Noda to tell Obama Japan positive about TPP


Prime Minister Yoshihiko Noda will inform U.S. President Barack Obama during next week’s East Asia Summit in Phnom Penh that Japan takes a positive view on joining the Trans-Pacific Partnership free-trade agreement.

Noda is aiming to accelerate talks with the Obama side on participating in the free-trade accord before the next round of multilateral negotiations is held next month in New Zealand, political sources said Thursday.

As Liberal Democratic Party lawmakers strongly oppose Japan’s participation in the TPP discussions, Noda is also hoping that expressing a positive intention toward the initiative might garner the support of like-minded voters ahead of the Dec. 16 general election, the sources said.

Still, Noda is carefully crafting the wording he will use to express his position to Obama on the summit’s sidelines, given fierce resistance to Japan’s TPP entry from the farm sector, which fears a flood of cheap produce from abroad after tariffs are eliminated would wipe out a swath of domestic farmers, the sources said.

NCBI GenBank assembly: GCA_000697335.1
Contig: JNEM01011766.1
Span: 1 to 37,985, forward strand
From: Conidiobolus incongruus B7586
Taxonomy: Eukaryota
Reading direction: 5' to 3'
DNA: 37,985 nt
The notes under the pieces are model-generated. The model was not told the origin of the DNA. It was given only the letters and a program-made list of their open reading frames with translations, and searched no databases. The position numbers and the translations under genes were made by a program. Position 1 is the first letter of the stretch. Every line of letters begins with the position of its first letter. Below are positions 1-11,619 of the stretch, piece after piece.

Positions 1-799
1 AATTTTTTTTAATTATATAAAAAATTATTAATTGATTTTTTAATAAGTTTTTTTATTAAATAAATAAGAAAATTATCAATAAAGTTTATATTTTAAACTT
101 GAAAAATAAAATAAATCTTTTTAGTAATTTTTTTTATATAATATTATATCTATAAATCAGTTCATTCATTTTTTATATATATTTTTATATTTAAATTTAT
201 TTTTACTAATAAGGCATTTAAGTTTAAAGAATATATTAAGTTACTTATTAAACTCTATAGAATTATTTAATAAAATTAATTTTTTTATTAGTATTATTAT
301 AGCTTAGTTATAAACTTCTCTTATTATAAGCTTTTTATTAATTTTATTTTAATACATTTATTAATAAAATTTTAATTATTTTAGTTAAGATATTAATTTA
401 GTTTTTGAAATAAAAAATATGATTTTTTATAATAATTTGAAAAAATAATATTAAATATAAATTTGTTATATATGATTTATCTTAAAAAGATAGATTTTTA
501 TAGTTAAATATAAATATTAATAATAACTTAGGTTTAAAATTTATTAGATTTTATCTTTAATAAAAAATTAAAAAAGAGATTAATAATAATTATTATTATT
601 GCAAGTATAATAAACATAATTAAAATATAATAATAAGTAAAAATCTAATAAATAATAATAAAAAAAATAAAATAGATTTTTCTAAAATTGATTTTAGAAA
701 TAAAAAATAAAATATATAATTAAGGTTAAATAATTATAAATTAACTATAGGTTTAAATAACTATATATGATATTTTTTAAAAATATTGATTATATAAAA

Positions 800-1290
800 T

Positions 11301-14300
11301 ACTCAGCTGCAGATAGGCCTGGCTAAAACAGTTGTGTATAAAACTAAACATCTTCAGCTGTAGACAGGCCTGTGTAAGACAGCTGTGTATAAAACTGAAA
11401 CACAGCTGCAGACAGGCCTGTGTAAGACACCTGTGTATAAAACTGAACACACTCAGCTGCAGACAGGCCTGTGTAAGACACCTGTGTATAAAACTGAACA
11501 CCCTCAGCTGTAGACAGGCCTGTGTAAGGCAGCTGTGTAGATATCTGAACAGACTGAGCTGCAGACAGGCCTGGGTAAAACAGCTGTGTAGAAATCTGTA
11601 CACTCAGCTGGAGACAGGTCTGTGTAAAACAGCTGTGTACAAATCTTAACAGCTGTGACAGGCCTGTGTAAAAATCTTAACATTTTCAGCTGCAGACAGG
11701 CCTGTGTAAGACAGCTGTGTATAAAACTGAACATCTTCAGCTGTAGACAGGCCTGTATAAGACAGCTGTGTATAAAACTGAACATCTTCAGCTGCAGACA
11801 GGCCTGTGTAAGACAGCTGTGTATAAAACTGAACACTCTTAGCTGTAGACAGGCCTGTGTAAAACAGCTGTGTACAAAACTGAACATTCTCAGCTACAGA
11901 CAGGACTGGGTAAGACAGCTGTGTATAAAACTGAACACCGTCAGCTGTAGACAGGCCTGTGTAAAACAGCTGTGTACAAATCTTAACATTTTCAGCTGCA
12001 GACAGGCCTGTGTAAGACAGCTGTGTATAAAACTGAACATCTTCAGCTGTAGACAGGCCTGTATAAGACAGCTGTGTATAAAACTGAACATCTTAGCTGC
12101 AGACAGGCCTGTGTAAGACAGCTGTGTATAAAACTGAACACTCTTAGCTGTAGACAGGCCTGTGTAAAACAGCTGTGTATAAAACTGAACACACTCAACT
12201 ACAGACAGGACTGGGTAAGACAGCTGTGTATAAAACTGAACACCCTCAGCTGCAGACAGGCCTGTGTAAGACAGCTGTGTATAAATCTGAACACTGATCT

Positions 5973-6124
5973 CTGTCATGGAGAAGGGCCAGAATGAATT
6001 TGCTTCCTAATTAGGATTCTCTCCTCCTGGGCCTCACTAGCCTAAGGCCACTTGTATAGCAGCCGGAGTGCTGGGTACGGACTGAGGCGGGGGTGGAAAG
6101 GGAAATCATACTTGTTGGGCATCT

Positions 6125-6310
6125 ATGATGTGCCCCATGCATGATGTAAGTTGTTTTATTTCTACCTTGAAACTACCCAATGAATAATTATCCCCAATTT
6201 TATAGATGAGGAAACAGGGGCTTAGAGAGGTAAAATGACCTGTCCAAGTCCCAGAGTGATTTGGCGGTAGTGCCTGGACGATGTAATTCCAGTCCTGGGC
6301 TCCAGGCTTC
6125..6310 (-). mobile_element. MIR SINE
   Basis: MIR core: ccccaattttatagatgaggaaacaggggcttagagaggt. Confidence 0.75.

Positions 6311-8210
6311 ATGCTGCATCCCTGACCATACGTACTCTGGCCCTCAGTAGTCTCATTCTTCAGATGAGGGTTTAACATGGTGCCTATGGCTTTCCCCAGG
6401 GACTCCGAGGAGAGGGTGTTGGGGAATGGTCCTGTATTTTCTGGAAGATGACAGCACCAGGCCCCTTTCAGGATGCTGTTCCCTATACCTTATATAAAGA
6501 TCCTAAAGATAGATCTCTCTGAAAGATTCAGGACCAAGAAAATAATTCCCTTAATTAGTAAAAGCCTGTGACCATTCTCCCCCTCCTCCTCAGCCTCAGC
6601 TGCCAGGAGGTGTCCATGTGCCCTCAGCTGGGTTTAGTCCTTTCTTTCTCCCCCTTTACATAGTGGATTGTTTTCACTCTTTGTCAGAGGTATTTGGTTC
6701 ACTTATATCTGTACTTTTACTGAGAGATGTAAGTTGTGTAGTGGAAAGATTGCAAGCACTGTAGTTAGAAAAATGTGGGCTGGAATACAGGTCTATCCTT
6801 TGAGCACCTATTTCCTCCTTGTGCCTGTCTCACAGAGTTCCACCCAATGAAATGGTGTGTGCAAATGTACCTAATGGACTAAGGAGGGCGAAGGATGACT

Noda and Obama confirmed during a phone conversation Wednesday that they will work more closely to realize Japan’s participation in the ongoing TPP negotiations, according to government officials in Tokyo.

In his policy speech at the Oct. 29 start of the extraordinary Diet session, Noda proposed moving ahead with preliminary talks aimed at joining in the TPP and described Japan’s entry as serving the national interests.

Lawmakers stage rally

A nonpartisan group of lawmakers cautious about participating in the Trans-Pacific Partnership submitted a resolution Friday to get Prime Minister Yoshihiko Noda to hold off on joining the negotiations.

Former farm minister Masahiko Yamada, who announced Thursday that he will leave the Democratic Party of Japan, and several other nonpartisan lawmakers went to the prime minister’s office to submit the resolution, which states that Japan is not ready to decide on whether to join the free-trade talks.

Also Friday, the National Governors’ Association submitted a statement to the agriculture ministry stressing that they want the central government to clearly explain the potential impact of the TPP and win public approval before joining the negotiations.

A Liberal Democratic Party study group on farm and trade issues adopted a resolution Thursday to bar Japan’s entry into the negotiations.

But LDP leader Shinzo Abe expressed a positive view toward the TPP talks, saying Japan can make its way through the preparatory consultations with the U.S. toward participation.